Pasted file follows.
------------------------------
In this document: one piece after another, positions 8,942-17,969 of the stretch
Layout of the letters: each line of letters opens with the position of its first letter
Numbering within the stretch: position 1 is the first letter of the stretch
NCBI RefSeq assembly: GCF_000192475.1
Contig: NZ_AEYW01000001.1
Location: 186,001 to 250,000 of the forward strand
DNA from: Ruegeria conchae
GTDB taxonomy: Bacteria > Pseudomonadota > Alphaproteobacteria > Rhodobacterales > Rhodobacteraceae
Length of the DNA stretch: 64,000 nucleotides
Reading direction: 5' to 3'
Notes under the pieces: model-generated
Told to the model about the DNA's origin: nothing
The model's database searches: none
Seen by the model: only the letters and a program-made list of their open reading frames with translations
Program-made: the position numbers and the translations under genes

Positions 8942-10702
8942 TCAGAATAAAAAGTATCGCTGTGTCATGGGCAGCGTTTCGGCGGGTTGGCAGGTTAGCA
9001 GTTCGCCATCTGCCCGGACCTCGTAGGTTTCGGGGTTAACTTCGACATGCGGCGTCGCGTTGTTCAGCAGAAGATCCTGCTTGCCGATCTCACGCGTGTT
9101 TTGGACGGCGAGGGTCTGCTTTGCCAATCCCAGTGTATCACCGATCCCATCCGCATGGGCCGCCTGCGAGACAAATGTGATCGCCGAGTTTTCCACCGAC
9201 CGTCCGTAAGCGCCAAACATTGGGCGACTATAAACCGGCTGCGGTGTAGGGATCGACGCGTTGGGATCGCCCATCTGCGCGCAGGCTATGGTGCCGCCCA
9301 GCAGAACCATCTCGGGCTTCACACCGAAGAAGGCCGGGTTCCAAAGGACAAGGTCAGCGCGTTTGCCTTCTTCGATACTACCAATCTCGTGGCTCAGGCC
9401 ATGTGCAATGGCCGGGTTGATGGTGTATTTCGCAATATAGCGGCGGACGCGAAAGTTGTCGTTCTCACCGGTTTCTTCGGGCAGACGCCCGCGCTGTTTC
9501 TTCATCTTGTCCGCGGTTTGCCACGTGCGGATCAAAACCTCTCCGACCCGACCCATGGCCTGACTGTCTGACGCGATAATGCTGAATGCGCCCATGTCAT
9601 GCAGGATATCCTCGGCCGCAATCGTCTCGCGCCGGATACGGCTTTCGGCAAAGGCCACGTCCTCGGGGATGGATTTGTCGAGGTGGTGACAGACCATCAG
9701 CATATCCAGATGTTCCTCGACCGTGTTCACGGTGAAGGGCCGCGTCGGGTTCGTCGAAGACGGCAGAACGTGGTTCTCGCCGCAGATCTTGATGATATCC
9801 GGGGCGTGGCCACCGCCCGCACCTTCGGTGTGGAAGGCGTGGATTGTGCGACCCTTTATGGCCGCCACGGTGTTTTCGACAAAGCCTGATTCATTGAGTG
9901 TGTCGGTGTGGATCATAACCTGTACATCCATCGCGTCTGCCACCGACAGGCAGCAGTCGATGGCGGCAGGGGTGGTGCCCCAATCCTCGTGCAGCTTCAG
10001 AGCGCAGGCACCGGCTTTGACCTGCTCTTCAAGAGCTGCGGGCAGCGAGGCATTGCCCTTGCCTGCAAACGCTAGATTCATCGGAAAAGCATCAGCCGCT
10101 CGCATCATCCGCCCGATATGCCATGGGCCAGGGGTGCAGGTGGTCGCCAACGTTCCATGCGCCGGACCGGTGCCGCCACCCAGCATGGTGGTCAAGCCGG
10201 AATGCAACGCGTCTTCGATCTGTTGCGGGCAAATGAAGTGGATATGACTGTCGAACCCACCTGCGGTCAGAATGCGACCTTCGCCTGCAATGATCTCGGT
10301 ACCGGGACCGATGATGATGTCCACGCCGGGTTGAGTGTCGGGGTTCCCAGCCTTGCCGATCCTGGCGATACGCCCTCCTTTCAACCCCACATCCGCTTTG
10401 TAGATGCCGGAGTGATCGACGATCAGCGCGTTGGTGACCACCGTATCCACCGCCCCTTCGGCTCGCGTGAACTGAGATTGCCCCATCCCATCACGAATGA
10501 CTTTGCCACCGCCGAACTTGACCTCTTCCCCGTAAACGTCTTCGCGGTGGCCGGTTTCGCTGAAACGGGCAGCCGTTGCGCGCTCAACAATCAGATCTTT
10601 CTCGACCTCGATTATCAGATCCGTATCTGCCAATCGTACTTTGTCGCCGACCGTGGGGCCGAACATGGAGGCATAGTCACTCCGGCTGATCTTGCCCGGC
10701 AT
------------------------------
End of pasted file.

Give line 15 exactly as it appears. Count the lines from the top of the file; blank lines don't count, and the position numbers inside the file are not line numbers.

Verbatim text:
Program-made: the position numbers and the translations under genes